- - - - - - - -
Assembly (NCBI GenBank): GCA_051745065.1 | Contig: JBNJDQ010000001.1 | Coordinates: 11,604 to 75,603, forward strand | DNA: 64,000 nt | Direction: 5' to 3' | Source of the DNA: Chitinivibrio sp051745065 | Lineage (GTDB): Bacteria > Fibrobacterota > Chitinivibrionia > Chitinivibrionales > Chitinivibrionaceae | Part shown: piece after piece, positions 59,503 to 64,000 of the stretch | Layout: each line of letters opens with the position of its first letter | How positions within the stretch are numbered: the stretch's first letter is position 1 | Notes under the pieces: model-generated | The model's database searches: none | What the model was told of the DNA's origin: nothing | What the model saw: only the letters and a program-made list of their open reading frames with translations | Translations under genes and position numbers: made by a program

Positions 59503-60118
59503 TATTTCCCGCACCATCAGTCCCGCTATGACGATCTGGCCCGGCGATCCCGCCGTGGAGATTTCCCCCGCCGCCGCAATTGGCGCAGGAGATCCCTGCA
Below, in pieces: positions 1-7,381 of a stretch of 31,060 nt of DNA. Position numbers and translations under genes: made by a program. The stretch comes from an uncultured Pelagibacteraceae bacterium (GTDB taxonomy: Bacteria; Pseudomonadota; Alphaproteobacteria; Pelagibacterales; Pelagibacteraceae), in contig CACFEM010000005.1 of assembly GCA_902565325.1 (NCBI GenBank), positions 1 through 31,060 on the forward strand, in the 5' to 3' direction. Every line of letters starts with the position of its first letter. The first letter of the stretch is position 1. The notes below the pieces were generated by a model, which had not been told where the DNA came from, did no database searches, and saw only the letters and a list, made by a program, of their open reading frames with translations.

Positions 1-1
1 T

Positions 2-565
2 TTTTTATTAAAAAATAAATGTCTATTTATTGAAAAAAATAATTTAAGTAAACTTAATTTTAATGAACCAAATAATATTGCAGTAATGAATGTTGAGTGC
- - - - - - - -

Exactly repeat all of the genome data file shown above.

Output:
Assembly (NCBI GenBank): GCA_051745065.1 | Contig: JBNJDQ010000001.1 | Coordinates: 11,604 to 75,603, forward strand | DNA: 64,000 nt | Direction: 5' to 3' | Source of the DNA: Chitinivibrio sp051745065 | Lineage (GTDB): Bacteria > Fibrobacterota > Chitinivibrionia > Chitinivibrionales > Chitinivibrionaceae | Part shown: piece after piece, positions 59,503 to 64,000 of the stretch | Layout: each line of letters opens with the position of its first letter | How positions within the stretch are numbered: the stretch's first letter is position 1 | Notes under the pieces: model-generated | The model's database searches: none | What the model was told of the DNA's origin: nothing | What the model saw: only the letters and a program-made list of their open reading frames with translations | Translations under genes and position numbers: made by a program

Positions 59503-60118
59503 TATTTCCCGCACCATCAGTCCCGCTATGACGATCTGGCCCGGCGATCCCGCCGTGGAGATTTCCCCCGCCGCCGCAATTGGCGCAGGAGATCCCTGCA
Below, in pieces: positions 1-7,381 of a stretch of 31,060 nt of DNA. Position numbers and translations under genes: made by a program. The stretch comes from an uncultured Pelagibacteraceae bacterium (GTDB taxonomy: Bacteria; Pseudomonadota; Alphaproteobacteria; Pelagibacterales; Pelagibacteraceae), in contig CACFEM010000005.1 of assembly GCA_902565325.1 (NCBI GenBank), positions 1 through 31,060 on the forward strand, in the 5' to 3' direction. Every line of letters starts with the position of its first letter. The first letter of the stretch is position 1. The notes below the pieces were generated by a model, which had not been told where the DNA came from, did no database searches, and saw only the letters and a list, made by a program, of their open reading frames with translations.

Positions 1-1
1 T

Positions 2-565
2 TTTTTATTAAAAAATAAATGTCTATTTATTGAAAAAAATAATTTAAGTAAACTTAATTTTAATGAACCAAATAATATTGCAGTAATGAATGTTGAGTGC